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MBio. 2012 Apr 17;3(2):e00082-12. doi: 10.1128/mBio.00082-12. Print 2012.

Human origin for livestock-associated methicillin-resistant Staphylococcus aureus.

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  • 1The Roslin Institute and Edinburgh Infectious Diseases, Royal (Dick) School of Veterinary Studies, University of Edinburgh, Easter Bush Campus, Edinburgh, United Kingdom.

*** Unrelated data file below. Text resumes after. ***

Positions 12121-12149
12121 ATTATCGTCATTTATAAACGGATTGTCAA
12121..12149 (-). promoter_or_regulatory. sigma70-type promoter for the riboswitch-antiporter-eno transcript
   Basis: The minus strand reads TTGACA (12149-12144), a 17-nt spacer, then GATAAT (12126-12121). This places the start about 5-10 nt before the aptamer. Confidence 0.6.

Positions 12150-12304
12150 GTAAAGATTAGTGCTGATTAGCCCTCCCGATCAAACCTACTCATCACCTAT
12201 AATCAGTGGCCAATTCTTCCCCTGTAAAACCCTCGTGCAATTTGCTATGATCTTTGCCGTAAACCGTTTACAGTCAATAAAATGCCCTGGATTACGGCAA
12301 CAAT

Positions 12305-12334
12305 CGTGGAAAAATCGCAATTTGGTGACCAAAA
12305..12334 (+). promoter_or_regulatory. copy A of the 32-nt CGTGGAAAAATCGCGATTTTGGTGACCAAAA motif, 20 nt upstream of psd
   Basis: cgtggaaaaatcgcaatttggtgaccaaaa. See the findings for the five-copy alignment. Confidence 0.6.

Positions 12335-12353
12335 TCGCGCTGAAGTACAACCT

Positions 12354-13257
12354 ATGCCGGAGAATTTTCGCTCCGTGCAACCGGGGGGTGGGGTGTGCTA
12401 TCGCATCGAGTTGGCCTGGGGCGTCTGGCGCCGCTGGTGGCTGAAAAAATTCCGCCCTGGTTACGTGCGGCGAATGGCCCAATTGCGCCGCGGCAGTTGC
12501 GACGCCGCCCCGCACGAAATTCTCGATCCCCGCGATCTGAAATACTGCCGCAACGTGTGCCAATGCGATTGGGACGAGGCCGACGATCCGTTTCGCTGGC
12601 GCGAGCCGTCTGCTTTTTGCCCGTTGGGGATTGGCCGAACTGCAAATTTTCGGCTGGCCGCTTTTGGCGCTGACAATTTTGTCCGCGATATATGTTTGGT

Methicillin-resistant Staphylococcus aureus (MRSA) is a major cause of human morbidity and mortality worldwide. The emergence in the last decade of a livestock-associated MRSA (LA-MRSA) clone which also has the capacity to cause zoonotic infections in humans has raised important questions regarding its origin and its potential to cause human epidemics. An important study by L. B. Price et al. [mBio 3(1):e00305-11, 2012] provides evidence for a human ancestral origin for LA-MRSA, raising concerns about agricultural practices that may have contributed to its emergence and expansion. The study highlights the potential for comparative whole-genome sequencing of closely related strains to provide valuable insights into the evolutionary history of bacterial pathogens.

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